"Tompkins Square Park has served as the epicenter of NYC skateboard culture for decades. As such, we have decided to leave the area previously proposed for synthetic in the park as is and will not move forward with creating a synthetic turf area there," Parks Department spokesperson Crystal Howard said in a statement to Patch at the time. 

And the reconstructed layout of the space may make this the end of the epicenter of NYC skateboard culture.

Previously on EV Grieve:

Wednesday, September 14, 2022

What is the city planning for the multipurpose courts in Tompkins Square Park?

Updated 9/19: You can find a recap of the plans for the space here.

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There are several items of potential interest on the docket tomorrow night (Sept. 15) for Community Board 3's Parks, Recreation, Waterfront, & Resiliency Committee virtual meeting. 

The fourth item of the agenda, "Proposed plan for renovation of the multi-purpose court in NW corner of Tompkins Square Park," has drawn much interest to date...
There isn't any official word yet on what this "proposed plan for renovation" entails.

As you may recall, from September 2019, the skateboarding community came together to show their support for keeping the multipurpose courts (aka TF) in the northwest corner of Tompkins Square Park free of synthetic turf. 

As we reported in July 2019, the city had plans — apparently only known to residents who may have attended a Community Board 3 committee meeting in May — to cover the courts with synthetic turf, rendering the space useless for skateboarders and street hockey players, among other groups. (People have been skating at this spot since the 1980s, and it has been called "the last great meet-up spot for skateboarders and their friends in New York.") 

However, less than 24 hours before a much-publicized rally was to take place, the city announced that it would no longer cover the space in turf, originally proposed to make up for the amenities lost during the years-long gutting of East River Park.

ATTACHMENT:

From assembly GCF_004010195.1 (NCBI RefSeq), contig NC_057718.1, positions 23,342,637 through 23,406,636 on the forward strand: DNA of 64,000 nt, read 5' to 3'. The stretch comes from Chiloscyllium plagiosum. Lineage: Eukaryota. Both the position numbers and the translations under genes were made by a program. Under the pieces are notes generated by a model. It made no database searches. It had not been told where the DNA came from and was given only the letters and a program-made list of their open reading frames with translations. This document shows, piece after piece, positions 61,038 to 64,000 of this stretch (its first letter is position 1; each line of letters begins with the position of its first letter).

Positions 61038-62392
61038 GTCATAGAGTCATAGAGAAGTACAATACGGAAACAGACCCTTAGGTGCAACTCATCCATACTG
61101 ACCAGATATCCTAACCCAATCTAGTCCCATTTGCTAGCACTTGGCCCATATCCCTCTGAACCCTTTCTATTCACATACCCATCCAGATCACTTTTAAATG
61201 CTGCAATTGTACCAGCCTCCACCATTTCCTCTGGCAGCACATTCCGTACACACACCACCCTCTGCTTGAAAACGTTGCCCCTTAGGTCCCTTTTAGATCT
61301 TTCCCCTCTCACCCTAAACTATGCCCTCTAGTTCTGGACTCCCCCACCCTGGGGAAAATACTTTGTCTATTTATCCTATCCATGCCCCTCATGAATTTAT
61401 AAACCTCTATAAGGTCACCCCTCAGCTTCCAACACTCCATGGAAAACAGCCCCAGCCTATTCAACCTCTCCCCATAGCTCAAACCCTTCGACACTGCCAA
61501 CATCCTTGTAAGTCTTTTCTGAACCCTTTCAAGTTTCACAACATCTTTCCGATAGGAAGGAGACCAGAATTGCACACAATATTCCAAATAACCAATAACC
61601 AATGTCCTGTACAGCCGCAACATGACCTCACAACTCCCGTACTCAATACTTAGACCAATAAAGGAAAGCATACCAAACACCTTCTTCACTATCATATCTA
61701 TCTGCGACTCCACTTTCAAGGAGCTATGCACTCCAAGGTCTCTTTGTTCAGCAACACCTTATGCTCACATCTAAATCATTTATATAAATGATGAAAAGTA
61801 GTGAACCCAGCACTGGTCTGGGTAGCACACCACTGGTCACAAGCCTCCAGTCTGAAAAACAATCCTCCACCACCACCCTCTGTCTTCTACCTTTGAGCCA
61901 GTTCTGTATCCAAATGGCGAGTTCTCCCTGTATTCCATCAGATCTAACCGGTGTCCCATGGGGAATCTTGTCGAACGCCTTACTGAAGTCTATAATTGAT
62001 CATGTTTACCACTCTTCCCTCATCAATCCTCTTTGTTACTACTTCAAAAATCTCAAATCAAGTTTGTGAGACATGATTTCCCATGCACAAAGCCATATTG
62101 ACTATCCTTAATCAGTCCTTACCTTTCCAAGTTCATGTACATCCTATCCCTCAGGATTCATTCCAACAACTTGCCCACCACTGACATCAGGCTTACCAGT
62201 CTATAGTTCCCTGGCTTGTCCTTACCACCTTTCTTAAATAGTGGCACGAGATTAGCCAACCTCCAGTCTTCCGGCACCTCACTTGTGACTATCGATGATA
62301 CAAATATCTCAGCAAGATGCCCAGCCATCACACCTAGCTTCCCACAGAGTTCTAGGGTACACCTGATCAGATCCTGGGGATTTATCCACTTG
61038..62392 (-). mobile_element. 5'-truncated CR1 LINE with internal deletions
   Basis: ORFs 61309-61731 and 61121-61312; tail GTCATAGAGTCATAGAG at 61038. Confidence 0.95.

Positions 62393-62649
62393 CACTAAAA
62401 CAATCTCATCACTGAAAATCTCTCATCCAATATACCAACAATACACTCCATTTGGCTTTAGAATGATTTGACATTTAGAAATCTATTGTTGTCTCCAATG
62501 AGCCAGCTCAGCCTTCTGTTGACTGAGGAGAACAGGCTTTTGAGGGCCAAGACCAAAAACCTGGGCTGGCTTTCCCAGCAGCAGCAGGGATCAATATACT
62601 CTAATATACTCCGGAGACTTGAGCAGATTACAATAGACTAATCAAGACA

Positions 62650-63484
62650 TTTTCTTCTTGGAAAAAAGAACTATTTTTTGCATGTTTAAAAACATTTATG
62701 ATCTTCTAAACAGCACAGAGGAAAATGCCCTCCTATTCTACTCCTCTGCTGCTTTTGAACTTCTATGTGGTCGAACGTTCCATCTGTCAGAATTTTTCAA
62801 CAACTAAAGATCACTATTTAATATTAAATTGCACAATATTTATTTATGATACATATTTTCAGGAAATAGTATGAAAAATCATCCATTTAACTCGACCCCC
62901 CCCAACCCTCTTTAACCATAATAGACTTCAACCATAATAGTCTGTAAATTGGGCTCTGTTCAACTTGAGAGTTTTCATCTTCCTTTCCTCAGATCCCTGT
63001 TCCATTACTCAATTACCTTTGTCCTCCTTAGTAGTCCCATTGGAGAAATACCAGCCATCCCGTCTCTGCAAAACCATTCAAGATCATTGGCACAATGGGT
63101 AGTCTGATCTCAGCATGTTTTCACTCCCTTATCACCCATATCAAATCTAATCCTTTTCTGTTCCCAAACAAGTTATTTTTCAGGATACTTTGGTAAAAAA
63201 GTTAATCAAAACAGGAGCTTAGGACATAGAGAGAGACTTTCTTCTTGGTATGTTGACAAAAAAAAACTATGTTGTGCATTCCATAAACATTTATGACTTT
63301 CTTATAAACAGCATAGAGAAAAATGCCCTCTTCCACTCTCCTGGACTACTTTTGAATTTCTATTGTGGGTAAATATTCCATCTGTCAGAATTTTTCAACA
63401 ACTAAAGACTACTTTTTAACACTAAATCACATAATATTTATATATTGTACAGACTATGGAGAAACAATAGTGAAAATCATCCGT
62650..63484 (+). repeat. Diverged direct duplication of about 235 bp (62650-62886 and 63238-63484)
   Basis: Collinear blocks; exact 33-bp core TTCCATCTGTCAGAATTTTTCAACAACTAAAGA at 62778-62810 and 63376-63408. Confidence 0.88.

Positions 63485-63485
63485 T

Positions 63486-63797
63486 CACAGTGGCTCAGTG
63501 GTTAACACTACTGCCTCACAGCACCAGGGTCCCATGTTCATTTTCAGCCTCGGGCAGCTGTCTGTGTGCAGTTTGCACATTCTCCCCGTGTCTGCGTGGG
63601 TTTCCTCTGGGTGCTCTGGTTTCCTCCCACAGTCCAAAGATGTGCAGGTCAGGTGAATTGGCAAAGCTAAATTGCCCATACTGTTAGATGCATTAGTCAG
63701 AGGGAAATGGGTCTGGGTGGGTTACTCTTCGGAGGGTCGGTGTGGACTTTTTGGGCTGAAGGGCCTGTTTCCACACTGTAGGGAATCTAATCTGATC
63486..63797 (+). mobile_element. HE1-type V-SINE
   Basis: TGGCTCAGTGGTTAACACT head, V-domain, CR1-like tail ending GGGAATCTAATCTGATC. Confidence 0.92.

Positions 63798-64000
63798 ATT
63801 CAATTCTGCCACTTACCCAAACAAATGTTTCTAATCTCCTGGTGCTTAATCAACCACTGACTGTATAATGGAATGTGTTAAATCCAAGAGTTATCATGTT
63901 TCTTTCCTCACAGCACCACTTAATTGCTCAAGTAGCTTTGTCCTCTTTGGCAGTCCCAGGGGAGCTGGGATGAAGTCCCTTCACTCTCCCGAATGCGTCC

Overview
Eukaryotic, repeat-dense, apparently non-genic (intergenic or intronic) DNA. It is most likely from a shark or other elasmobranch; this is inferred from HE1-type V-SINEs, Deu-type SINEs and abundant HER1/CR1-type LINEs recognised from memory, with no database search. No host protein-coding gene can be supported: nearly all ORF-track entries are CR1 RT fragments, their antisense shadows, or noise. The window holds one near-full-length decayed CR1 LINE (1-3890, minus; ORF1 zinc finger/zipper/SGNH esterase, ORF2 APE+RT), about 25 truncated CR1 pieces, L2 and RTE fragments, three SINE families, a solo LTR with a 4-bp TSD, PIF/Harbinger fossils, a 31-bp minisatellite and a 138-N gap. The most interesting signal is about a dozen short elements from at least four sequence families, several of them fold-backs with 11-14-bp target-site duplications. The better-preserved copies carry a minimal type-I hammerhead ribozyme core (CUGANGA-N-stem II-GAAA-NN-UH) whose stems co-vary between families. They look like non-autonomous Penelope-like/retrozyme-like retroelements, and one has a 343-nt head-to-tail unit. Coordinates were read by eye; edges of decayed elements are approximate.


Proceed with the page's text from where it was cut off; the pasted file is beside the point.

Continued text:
"Tompkins Square Park has served as the epicenter of NYC skateboard culture for decades. As such, we have decided to leave the area previously proposed for synthetic in the park as is and will not move forward with creating a synthetic turf area there," Parks Department spokesperson Crystal Howard said in a statement to Patch at the time. 

There have been plans in the works titled "Tompkins Square Park Pavement Reconstruction." This project would, as the name suggests, "reconstruct pavement surfaces at Tompkins Square Park." 

While areas of the Park could stand for some resurfacing, doing so on the site that skaters use could potentially render the TF useless. As one regular told us: "When they put new asphalt in, it can take years to set ... it's the smooth ground that's great to skate on that we love. Or they could fuck it up and ruin it as a skate spot." 

Another resident we talked with wishes the Parks Department would focus on other areas needing attention in the Park, such as the restrooms, which some people think are the worst in North America. (Relief is on the way there with the expected reconstruction of the Tompkins Square Park field house next year. Or so.)

According to the Parks Department website, the design for the "Pavement Reconstruction" phase is 30% finished, with an anticipated February 2023 completion date — just for the design. (The project is also still in the procurement phase.)  

Here is the link to the Zoom registration for tomorrow night's (Sept. 15) meeting... which starts at 6:30. 

Monday, August 29, 2022

[Updated] The Green Bench is stolen from the TF in Tompkins Square Park; 'this shit is an act of WAR'

Photo from October 2021 by Stacie Joy 

Updated

Since our original post, several other media outlets jumped on the story. (A solid piece from Vice here.) There's now an AVE Bench Instagram account (and several copycats). As for the bench, after the excursion to Philadelphia, it was last spotted in Richmond, Va. Then, on Sept. 25, pro skater Mark Appleyard posted a clip with it from an unknown location... with a RUMOR that it crossed the border to Canada.